9. It's probably about both. They have to make a profit. In this instance they may have sold more cars by getting the Best in Class NCAP safety rating for the IS 2013 model. They probably got the best in class by having the best pedestrian safety score. They got 80% for pedestrian safety, the highest score for any of the 2013 cars and slightly ahead of the 2014 Mercedes C class with 77%. My understanding is that when a pedestrian is hit by a car and bounces onto the bonnet a lot of the injuries are caused by hitting not only the hard bonnet surface but also, when the bonnet deforms, by hitting the hard bits of metal under the bonnet including the engine. So I believe the Lexus bonnet is aluminium which deforms more easily than steel and presumably causes slightly less injury. And by popping up the bonnet, a bigger gap is created between the bonnet lid and the hard bits of metal under the bonnet, resulting in less severe injuries. The cost of replacing this system did actually make me think twice about buying the car. There's another thread somewhere on this forum from three or four years ago about the costs of repairing it, which made me wonder whether it was a good idea to go for this car and I have great sympathy with Phil having to deal with this repair. But at the time I thought that on balance I'd probably rather have an annoyingly large repair bill, which I would eventually forget, than a dead pedestrian for ever in my memory. If there was just a minor accident, even if there was barely any visible damage, I thought I would just have to go the insurance route, annoying as that would be too. The insurance companies ought to be happy to repair the pop-up bonnet - it's probably saving them from some huge payouts for pedestrian deaths. And if it pops up when there's no sign of any collision, then Lexus ought to recognise there was a fault. If the insurance company says there was no collision, then it must have been a fault and Lexus should repair it without charge.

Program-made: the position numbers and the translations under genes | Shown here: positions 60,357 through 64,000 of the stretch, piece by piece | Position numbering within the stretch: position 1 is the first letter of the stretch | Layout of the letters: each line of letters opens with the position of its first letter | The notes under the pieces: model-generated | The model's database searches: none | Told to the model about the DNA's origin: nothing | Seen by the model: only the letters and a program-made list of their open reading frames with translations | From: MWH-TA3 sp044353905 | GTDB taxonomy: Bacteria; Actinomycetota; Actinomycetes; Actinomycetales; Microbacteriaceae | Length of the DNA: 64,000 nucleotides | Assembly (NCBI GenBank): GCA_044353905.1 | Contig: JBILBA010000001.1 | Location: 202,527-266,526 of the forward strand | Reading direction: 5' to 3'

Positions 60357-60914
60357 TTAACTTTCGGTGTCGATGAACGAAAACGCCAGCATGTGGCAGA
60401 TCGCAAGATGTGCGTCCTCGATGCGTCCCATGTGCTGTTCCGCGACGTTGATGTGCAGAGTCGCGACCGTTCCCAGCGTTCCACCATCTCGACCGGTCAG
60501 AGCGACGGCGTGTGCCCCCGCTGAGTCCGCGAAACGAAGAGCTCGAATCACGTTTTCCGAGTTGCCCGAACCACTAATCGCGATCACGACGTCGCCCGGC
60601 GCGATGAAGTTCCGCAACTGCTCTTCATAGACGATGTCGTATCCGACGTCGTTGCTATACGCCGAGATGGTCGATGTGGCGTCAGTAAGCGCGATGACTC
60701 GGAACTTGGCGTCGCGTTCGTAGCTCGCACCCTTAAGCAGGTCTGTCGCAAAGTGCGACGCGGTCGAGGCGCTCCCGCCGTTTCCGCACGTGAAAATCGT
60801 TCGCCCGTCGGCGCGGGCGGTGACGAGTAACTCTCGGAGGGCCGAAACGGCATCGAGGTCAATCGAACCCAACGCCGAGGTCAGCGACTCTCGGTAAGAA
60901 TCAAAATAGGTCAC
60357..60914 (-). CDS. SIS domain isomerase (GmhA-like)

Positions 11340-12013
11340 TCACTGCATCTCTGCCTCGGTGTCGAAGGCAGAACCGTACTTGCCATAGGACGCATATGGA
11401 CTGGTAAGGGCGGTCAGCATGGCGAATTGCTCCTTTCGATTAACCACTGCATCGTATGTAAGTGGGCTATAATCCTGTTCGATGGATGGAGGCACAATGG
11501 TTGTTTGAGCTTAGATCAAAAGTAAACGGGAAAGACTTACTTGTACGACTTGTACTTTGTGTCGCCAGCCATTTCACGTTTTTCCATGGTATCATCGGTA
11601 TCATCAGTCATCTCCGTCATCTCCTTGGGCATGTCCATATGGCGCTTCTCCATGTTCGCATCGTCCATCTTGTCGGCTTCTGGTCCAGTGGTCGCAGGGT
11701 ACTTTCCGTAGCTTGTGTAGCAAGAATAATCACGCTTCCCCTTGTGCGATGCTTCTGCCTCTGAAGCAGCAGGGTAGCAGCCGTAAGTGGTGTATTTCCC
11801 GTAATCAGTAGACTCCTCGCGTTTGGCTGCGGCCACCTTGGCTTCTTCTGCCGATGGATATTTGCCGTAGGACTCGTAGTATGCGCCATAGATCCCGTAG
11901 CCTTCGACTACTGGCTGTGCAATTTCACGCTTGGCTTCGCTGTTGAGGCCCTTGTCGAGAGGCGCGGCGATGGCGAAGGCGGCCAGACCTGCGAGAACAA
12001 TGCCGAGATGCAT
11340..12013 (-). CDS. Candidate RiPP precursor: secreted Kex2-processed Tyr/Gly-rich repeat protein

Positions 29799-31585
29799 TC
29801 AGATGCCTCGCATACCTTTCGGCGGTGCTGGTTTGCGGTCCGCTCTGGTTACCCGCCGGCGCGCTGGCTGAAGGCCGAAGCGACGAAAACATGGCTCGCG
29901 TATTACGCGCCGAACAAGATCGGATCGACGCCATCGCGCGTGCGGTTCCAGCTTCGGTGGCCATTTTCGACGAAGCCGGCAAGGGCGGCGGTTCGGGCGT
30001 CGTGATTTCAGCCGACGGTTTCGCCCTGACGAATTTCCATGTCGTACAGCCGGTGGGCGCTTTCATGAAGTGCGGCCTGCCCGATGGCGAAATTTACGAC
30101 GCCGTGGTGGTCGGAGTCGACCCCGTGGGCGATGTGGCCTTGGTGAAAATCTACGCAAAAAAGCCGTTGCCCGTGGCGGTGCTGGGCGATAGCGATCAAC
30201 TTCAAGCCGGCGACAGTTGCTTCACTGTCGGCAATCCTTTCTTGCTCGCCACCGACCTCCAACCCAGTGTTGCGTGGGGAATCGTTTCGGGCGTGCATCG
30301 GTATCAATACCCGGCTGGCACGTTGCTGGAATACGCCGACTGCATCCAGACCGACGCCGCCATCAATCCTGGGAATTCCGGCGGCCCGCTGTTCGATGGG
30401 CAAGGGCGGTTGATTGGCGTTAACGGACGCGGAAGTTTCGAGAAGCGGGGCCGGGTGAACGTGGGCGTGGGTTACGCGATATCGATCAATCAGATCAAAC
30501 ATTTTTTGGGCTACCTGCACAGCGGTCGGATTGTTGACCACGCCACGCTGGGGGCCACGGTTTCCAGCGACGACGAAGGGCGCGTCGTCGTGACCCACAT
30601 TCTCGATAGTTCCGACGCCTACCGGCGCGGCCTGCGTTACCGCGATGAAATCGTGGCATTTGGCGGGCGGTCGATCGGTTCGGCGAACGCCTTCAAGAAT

10. Does anyone know where the sensor for the dashboard outside temperature gauge is located? I washed my car recently and when I drove off afterwards the temperature display seemed to be stuck on 20 degrees. The actual temperature must have been around 25. It didn't really move for around 20 minutes but later in the day on a different trip it began to creep up to a more realistic number. I wondered if some water had accumulated around the sensor and kept it at a constant temperature. Seems unlikely I know as this would probably happen whenever it rained. Anyway, does anyone know the location of the sensor? And if it's not prone to water pooling around it, is there something else that might have caused it to stick for a while?